The art market, including dealers, collectors and auction houses, plays an important role in this fight and is increasingly working together with national, regional and international authorities.

The legal, professional and moral obligation to ensure the market is trading in licit cultural objects cannot be underestimated. According to Catherine Chadelat, President of the Conseil des Ventes Volontaires (CVV) in France, the regulations, systems of verification and legal operations in place for public auction houses can work if followed well.

Staff and commissaries need to be trained in checking provenance, auction houses can send their catalogues to experts for verification. "If something is amiss, we work with the authorities and have the power to suspend a sale," she said.

These due diligence measures are essential for the art market. One must look carefully at who the seller is and their reputation, the physical object and its provenance, and the nature of the transaction.

Checking export and import certificates, databases for stolen objects like those of INTERPOL or the Italian Carabinieri, or the ICOM Red Lists, are also measures for due diligence.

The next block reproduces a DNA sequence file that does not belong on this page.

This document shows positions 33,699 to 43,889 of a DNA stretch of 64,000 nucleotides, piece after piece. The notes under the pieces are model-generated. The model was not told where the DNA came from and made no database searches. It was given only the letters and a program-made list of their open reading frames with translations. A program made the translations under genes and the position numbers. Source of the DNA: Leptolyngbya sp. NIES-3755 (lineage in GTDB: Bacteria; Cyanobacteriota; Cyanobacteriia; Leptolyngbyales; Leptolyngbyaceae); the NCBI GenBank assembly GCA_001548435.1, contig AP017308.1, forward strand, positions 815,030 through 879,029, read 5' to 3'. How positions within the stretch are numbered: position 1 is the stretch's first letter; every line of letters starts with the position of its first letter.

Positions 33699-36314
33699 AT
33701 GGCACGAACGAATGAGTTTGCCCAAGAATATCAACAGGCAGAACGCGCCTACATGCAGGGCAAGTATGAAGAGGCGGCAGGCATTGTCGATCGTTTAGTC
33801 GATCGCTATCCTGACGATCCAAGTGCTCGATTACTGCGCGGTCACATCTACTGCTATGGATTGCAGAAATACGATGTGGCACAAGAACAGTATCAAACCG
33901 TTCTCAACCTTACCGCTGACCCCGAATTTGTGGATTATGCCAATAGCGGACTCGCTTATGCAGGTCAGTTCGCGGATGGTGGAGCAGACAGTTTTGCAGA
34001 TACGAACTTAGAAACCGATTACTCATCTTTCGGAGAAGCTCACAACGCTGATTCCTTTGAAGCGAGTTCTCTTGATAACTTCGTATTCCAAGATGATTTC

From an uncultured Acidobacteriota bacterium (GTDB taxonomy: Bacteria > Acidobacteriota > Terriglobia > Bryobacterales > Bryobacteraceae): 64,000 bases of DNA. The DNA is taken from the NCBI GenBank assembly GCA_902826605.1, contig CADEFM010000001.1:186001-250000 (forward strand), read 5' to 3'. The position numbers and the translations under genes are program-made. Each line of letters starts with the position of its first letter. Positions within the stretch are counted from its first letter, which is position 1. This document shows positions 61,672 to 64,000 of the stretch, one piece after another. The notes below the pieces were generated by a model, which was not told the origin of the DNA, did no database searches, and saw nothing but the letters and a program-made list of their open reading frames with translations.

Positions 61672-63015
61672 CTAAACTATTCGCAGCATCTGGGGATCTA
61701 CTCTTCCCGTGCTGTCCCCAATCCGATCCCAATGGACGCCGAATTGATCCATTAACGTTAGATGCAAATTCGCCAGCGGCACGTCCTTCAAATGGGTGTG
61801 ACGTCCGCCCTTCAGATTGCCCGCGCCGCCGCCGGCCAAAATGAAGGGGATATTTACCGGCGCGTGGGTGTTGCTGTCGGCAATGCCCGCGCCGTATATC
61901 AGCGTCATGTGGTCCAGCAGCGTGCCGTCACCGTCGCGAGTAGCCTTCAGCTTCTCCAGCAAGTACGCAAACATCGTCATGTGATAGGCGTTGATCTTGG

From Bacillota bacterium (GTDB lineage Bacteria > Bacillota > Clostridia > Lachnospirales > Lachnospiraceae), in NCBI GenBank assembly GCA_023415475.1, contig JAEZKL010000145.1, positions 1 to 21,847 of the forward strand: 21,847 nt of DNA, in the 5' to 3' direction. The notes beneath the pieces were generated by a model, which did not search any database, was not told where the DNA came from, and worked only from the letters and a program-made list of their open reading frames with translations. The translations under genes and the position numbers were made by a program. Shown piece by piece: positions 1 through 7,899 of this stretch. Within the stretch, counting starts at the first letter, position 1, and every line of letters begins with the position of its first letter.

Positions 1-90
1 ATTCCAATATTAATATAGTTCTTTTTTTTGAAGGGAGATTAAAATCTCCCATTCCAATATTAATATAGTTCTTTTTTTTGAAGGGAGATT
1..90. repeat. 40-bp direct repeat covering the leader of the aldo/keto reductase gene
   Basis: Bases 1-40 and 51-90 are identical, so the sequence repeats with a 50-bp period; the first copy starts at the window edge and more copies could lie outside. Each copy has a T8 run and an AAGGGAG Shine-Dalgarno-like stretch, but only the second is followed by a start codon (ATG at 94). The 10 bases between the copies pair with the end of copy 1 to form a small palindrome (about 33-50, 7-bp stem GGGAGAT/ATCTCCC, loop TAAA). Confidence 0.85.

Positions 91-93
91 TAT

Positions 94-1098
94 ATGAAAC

Swindlers are deceptive, but dealers know that their due diligence is imperative to avoid risks and uphold their reputations. "It is in the interest of dealers to work only in the licit trade because their business depends on it," said Erika Bochereau, General Secretary of the International Federation of Dealer Association (CINOA).

Codes of conduct in the art market are being strengthened and applied through self-regulation, yet sensitizing and building the capacities of relevant market stakeholders on the topic of due diligence still, have a ways to go. Martin Wilson, British Art Market Federation (BAMF), stressed "education of the art market", and noted that both the market and the general public need to understand better the situations of, for example, illicit excavations in Syria or Iraq, and the laws that have been put in place to prevent trafficking of antiquities.

He applauded the increased cooperation between institutions, national authorities, and the art market in recent years.

The meeting was a rare opportunity to review with the art market the legal systems in place, for example, the UNESCO 1970 Convention combatting illicit trafficking of cultural property, the UNIDROIT 1995 Convention, and the regulations specific to European Union, as well as the tools available to facilitate due diligence obligations.

Moreover, it became apparent that a broader approach to due diligence is welcomed – one that also includes other international organizations like the OECD.